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The Relationships – Scene (Trailer Star Records)

“This is a very English blues / Falling like rain on barbecues”. The Relationships are the soft grey melancholy of English summer daze and picnics under hazy skies where you feast on servings of shivering slices of psychedelia pie. They’re that British thing of doing summer even though summer isn’t really doing itself.

Photos on the record sleeve show a gentler version of this country that does actually still exist, if you’ll only tear yourself away from ‘Heat’ magazine a minute; model villages, windmills, churches, English eccentrics. The lyrics are full of the likes of favourite bookshops, village fetes, flowered hats, hailing cabs, a psychedelic ball and macrobiotic diets. So step aside awhile, lie back on the grass and luxuriate in the crystalline peal of ex-Razorcut (yay!) Angus Stevenson’s jangling twelve-string, whilst vocalist Richard Ramage’s estuary enunciation adds to the woozy Barrettness of it all.

‘Scene’ opens with a triumvirate of heart-meltingly perfect jangling pop songs reminiscent of fab mid-80s Suffolk superstars (well they were in my village) The Avons. ‘Flying Saucer Girl’ shimmers perfectly and wouldn’t sound out of place sparkling cutely in a Brian Jonestown Massacre set. ‘Mediaeval Day’ swerves and spangles with ringing chords, whilst ‘Hide and Seek’ chronicles a twisted English suburbia. A sense of harking back infuses the record. Mentions of “travelling back in time” and being “happy how you used to be”, are maybe a sign of the, uh, slightly more mature songwriter, which is no bad thing. This reaches a peak on the sublimely wistful ‘The Approach’ with its ‘60s dream sequence imagery and lament of “if we were still alive / this would be our finest night”. ‘Look at those Days’ busts into a magnificent 12-string freak-out finale, reminding me of ex-Primal Screamer Jim Beattie’s guitarry goodness (jingle-jangle Roger McGuinn era). Then there’s ‘Something Strange’ with its echoes of that great English psych oddball Julian Cope.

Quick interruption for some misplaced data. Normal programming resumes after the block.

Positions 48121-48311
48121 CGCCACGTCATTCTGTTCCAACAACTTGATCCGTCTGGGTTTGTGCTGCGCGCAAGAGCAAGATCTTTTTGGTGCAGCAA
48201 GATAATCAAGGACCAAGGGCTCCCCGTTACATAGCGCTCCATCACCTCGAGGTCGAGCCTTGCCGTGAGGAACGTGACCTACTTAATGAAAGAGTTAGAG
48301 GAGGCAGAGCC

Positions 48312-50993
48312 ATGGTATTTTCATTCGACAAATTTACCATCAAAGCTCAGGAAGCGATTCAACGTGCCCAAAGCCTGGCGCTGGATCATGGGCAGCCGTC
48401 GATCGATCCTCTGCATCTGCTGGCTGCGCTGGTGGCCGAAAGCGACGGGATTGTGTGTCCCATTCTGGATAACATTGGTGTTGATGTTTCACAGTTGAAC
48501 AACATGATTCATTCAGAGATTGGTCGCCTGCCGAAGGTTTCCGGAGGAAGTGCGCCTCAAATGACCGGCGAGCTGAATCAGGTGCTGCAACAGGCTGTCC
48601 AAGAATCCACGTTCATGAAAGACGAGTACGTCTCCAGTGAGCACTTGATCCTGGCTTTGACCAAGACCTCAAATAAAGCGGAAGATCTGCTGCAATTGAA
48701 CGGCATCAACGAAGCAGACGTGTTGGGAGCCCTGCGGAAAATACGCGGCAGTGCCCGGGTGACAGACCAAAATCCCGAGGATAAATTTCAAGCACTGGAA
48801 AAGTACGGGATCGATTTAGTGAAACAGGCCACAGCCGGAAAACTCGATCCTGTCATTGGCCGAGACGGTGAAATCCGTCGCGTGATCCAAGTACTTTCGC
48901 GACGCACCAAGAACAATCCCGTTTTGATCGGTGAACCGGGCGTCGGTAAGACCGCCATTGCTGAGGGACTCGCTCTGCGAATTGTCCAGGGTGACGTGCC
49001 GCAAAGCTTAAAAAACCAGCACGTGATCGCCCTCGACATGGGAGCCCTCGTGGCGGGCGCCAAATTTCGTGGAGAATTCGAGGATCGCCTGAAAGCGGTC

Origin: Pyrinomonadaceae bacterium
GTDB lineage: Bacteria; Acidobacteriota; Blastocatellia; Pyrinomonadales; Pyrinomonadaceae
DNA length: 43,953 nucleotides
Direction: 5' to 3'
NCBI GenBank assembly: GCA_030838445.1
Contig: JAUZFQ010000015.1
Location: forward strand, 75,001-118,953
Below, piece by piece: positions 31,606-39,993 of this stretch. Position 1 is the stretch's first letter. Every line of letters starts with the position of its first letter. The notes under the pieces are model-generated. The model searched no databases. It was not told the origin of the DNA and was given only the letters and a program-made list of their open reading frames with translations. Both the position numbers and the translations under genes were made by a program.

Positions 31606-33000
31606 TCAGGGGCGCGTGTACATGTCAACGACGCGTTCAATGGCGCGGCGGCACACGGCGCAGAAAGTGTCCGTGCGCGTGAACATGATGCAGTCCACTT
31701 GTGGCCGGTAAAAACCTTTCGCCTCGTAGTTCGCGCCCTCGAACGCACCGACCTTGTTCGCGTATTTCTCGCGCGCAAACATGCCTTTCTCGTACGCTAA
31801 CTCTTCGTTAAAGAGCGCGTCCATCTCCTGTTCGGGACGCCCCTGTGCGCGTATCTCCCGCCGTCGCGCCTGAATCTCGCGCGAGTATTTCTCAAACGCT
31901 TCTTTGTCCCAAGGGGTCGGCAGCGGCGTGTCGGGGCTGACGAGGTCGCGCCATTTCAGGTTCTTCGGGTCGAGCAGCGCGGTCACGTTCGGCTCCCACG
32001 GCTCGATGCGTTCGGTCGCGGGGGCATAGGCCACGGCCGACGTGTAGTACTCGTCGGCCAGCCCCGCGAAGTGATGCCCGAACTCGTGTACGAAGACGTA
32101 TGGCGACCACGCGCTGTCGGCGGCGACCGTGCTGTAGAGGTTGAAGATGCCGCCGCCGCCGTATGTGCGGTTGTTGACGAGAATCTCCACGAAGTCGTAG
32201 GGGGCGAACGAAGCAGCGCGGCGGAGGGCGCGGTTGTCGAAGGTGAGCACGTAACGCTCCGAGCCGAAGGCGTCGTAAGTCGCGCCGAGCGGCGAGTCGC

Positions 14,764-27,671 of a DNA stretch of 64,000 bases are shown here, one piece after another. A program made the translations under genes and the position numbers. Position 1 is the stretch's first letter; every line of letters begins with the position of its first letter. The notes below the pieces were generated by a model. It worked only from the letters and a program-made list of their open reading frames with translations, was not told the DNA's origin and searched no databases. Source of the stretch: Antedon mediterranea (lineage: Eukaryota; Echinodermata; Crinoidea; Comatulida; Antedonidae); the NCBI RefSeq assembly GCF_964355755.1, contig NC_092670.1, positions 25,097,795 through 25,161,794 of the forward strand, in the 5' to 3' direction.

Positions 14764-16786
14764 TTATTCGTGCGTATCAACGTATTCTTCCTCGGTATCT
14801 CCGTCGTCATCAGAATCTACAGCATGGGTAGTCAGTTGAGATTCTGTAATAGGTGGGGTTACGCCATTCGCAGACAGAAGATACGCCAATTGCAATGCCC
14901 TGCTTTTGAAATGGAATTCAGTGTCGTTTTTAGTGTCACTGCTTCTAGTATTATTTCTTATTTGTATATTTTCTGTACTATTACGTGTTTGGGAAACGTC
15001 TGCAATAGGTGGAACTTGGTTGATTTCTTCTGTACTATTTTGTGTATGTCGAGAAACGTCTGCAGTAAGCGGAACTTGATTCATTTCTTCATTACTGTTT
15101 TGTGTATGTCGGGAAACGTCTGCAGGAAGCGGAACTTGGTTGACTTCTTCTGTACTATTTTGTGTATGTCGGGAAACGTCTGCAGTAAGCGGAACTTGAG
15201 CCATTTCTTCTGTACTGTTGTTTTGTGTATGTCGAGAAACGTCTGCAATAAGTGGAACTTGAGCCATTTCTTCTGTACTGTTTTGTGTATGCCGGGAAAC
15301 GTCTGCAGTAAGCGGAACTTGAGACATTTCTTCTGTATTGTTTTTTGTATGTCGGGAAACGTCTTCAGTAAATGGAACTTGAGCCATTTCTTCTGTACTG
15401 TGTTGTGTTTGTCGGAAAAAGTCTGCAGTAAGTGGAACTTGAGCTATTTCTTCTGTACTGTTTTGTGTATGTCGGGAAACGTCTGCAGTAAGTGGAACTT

‘The Village in the Dream’ is a place where “everything is very, very green” and “smiling ladies served ice-cream”. Hang on isn’t that Truck Festival? It all makes sense, I saw The Relationships at Truck last year. I was lying on the grass under a watery sun and that hippy bloke with the ribbon in his hair bobbed about merrily whilst a small girl waved a glittering streamer. And The Relationships served up a bumper basket of perfect, pastoral pop.

R.R.R.G: Imperceptible shingle fog

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